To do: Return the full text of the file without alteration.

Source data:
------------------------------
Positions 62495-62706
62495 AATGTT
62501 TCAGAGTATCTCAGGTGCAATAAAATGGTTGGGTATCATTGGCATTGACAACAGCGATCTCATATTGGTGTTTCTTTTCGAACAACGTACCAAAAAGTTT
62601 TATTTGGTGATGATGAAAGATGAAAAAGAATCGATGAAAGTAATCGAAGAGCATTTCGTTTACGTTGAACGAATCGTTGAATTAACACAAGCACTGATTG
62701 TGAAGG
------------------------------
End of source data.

Positions 62495-62706
62495 AATGTT
62501 TCAGAGTATCTCAGGTGCAATAAAATGGTTGGGTATCATTGGCATTGACAACAGCGATCTCATATTGGTGTTTCTTTTCGAACAACGTACCAAAAAGTTT
62601 TATTTGGTGATGATGAAAGATGAAAAAGAATCGATGAAAGTAATCGAAGAGCATTTCGTTTACGTTGAACGAATCGTTGAATTAACACAAGCACTGATTG
62701 TGAAGG